NBC and News Corp.'s Hulu Is Off to a Strong Start
Nearly a year ago, NBC Universal and News Corp. (NWS) launched a video site called Hulu. The Web cognoscenti scoffed at two Old Media dinosaurs taking on YouTube. But the derision has abated of late. Thanks to a huge library, Hulu is attracting millions of viewers and signing up advertisers like Bank of America (BAC), Best Buy (BBY), and Nissan.
In effect, NBCU and News Corp. gambled that people are willing to watch full-length TV shows and movies online. In the Age of YouTube (GOOG), that's a contrarian position. The Web video king has become ubiquitous with clips rarely more than five minutes long.
You won't find choppy videos of kids playing Metallica guitar solos or pirated TV shows on Hulu. Everything is legally obtained and made in Hollywood: 4,000 hours so far of content—including clips and full versions of TV shows (from Lou Grant to Family Guy) and classic movies (from In the Heat of the Night to Jerry Maguire). It's a bid for advertisers leery of the often outré offerings on YouTube, which does not feature the lucrative 15- to 30-second commercials Hulu places before or during TV shows and movies.
Hulu did something else unusual. Rather than forcing people to come to its site, it cut deals with portals like AOL (TWX), Comcast (CMCSA), MSN (MSFT), and Yahoo! (YHOO) to show Hulu-branded video on their sites. In August, according to Nielsen Online, Hulu exceeded 100 million video streams for the second month in a row. That puts Hulu a distant second to YouTube, which had 4.7 billion streams in August.
Advertisers also have taken note that a prized demographic of viewers aged 18-44 seem comfortable watching long-form video online. Hulu users on average spent 256 minutes in August watching videos, up from 169 minutes in July. That was the longest time spent among all Web brands, according to Nielsen. "Now that's an engaged viewer," says Robert D'Asaro, a digital advertising strategist at media-buying firm OMD. Not "somebody bouncing from clip to clip on YouTube."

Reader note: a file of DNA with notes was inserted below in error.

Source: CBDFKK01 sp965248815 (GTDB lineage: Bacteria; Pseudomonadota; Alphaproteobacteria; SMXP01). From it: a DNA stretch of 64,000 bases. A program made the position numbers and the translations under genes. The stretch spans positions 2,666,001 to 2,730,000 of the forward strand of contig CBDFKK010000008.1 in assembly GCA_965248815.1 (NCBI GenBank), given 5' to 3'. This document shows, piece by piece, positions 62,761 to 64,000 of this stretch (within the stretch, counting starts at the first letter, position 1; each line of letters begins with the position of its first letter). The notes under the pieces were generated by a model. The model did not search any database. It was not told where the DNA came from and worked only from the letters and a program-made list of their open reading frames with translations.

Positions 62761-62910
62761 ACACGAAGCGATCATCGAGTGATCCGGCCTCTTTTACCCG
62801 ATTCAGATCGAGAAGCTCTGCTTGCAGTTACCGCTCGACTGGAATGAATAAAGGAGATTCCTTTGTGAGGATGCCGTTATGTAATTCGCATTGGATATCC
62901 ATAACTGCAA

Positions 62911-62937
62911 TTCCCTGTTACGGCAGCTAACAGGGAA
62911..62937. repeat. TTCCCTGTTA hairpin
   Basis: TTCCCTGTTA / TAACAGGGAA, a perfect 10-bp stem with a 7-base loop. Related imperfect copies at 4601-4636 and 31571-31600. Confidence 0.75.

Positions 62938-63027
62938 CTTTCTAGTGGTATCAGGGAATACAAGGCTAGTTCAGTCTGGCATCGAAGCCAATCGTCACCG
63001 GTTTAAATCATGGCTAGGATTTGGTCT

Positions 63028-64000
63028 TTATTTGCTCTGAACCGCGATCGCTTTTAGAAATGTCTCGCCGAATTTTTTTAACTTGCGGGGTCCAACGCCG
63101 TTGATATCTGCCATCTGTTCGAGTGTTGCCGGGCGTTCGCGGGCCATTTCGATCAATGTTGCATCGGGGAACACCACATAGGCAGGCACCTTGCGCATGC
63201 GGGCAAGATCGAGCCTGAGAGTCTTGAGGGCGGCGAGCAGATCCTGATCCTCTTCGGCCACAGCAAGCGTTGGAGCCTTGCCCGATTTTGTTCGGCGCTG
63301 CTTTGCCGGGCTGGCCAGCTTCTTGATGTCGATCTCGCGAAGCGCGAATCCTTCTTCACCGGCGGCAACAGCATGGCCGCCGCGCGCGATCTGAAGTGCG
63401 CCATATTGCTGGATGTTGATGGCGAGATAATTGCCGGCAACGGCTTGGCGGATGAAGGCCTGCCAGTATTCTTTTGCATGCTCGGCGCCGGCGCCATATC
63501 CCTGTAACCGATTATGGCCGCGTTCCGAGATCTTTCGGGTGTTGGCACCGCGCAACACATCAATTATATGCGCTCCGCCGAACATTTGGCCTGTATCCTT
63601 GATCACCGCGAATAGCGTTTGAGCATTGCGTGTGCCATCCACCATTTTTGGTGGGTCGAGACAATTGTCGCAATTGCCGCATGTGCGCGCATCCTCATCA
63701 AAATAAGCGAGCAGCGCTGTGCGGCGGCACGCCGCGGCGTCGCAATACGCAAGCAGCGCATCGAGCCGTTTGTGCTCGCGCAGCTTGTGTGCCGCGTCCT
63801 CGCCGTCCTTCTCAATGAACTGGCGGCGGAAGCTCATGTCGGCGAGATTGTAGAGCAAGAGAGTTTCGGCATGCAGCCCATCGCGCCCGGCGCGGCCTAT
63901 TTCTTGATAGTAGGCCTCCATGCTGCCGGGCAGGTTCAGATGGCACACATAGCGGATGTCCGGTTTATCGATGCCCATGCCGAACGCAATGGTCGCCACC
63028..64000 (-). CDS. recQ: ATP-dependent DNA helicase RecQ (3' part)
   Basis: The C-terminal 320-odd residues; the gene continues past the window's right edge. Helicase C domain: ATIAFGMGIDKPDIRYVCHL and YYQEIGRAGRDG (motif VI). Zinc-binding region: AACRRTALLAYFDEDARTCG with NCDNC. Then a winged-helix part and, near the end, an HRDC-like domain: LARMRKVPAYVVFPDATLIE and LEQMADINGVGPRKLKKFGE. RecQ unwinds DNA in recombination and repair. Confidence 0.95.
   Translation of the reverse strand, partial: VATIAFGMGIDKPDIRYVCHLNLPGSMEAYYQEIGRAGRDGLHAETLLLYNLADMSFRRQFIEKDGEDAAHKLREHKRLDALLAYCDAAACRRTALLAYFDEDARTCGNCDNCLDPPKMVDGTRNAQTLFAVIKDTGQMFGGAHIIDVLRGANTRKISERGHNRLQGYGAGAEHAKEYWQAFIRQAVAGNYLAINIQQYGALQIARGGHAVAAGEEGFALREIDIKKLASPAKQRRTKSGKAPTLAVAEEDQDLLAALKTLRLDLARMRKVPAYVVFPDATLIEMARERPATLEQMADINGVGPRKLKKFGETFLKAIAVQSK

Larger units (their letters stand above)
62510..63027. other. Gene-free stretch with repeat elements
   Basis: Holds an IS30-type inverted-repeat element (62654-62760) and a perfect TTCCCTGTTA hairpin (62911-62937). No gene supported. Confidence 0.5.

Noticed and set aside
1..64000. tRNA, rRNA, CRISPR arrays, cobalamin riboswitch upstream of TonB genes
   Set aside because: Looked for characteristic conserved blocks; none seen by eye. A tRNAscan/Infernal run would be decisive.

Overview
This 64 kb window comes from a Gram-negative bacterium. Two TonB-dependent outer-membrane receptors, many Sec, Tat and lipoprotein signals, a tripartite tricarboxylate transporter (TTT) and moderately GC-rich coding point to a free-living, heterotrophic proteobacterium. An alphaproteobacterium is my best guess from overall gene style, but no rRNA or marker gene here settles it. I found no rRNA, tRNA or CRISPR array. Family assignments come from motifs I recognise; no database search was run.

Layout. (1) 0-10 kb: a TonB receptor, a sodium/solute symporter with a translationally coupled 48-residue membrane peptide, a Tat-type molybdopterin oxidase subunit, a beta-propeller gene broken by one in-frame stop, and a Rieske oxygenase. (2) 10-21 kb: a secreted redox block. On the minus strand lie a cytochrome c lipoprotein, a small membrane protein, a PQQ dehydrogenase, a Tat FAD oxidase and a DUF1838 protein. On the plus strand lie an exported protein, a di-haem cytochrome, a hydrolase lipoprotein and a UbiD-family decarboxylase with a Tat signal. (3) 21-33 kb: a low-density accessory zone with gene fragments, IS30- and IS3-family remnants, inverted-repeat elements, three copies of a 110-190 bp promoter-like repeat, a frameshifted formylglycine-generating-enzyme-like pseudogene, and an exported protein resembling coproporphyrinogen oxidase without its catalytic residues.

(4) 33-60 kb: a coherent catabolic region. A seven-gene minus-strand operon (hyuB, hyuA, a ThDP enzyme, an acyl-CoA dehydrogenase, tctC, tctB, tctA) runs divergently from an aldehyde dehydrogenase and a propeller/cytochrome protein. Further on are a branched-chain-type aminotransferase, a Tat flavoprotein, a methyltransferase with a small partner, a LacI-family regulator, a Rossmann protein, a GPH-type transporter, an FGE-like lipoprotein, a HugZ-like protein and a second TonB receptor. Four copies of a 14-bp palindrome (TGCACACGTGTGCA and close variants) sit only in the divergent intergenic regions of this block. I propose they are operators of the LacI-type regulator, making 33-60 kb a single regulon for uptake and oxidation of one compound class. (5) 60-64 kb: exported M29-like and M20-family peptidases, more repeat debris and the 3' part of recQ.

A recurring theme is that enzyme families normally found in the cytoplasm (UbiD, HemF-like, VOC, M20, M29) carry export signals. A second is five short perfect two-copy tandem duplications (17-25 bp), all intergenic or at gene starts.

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Ad buyers say that for full TV episodes Hulu is charging three times more per CPM—the cost per 1,000 viewer impressions— than broadcast networks. Is Hulu making money? Likely not. The site shares revenues with the portals and the studios that make the shows. And Hulu can't offer advertisers global reach because it hasn't yet cut deals with the studios to run shows overseas. "All I can say is that we're well ahead of plan," says CEO Jason Kilar.
In the meantime, Kilar, a former Amazon (AMZN) executive, is looking for ways to make Hulu more compelling to users and advertisers alike. Viewers can now choose what product they want to see from a particular advertiser. For example, by clicking a button they can opt for a Nissan ad touting a sports car rather than a minivan. Another option: watching a two-minute movie trailer before a show rather than ads during the program. Kilar says companies besides Hollywood studios will soon be able to put longer ads before videos. Hulu is also giving advertisers a glimpse of who is watching what videos. "We can tell them what kind of person is watching these seven shows, for example," Kilar says, insisting that viewers' privacy is sacrosanct.
One Hulu fan wrote recently that the elegant site and eclectic array of shows and movies made her "head explode in a brain spray of awesome." It doesn't hurt that Hulu runs maybe two to five minutes of ads per hour, vs. about 16 minutes on TV. The question is whether Kilar & Co. can afford to keep it that way—and make money.